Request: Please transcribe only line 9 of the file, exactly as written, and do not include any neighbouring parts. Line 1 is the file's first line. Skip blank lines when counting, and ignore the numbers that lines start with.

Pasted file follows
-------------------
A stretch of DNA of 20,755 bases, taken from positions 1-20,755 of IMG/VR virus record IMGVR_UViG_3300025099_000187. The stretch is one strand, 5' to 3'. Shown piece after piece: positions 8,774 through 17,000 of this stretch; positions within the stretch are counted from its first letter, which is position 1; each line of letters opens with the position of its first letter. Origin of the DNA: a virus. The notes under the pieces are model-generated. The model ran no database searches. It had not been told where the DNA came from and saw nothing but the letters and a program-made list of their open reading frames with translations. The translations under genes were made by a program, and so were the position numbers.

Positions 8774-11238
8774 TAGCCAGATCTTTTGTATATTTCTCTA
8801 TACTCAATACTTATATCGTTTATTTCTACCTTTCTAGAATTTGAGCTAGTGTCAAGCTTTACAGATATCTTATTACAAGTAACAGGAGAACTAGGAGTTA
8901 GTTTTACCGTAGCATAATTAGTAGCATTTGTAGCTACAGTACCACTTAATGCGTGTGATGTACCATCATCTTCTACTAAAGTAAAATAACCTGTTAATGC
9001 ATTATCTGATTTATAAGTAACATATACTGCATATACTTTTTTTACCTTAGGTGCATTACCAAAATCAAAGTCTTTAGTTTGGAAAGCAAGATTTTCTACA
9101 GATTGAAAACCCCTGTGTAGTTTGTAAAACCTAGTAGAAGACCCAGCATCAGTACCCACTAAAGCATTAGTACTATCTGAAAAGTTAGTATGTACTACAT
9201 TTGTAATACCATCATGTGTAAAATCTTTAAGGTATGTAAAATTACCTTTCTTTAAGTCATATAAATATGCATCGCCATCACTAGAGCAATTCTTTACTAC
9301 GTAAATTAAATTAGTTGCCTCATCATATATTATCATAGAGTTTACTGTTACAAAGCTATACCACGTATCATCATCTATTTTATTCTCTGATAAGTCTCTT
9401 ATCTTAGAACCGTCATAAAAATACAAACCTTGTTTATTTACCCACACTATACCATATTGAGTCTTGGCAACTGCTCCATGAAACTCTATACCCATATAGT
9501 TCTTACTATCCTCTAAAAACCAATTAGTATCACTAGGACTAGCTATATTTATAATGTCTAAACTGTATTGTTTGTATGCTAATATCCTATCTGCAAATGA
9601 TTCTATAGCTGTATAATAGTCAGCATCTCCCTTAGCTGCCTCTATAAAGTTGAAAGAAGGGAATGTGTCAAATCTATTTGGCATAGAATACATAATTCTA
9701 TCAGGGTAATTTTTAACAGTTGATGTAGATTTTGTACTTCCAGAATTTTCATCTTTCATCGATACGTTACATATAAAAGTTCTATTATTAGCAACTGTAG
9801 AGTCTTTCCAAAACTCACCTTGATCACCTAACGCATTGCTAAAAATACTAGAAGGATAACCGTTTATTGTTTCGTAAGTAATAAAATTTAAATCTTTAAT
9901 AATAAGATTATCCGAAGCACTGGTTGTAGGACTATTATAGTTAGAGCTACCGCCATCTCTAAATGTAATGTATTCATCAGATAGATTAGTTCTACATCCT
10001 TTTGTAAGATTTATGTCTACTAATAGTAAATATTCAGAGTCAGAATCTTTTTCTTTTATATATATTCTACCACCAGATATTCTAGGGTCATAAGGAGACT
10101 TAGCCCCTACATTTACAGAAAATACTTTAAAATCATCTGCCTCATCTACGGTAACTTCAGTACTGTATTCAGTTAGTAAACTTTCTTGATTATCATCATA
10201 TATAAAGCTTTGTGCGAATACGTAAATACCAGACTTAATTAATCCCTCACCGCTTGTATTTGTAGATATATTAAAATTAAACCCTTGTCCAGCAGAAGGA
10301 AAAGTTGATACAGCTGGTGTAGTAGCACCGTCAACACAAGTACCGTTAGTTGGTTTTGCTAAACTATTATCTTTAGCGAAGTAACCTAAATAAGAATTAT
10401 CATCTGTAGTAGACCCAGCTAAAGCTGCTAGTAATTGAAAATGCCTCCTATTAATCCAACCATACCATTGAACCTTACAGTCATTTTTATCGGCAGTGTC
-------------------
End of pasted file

9301 GTAAATTAAATTAGTTGCCTCATCATATATTATCATAGAGTTTACTGTTACAAAGCTATACCACGTATCATCATCTATTTTATTCTCTGATAAGTCTCTT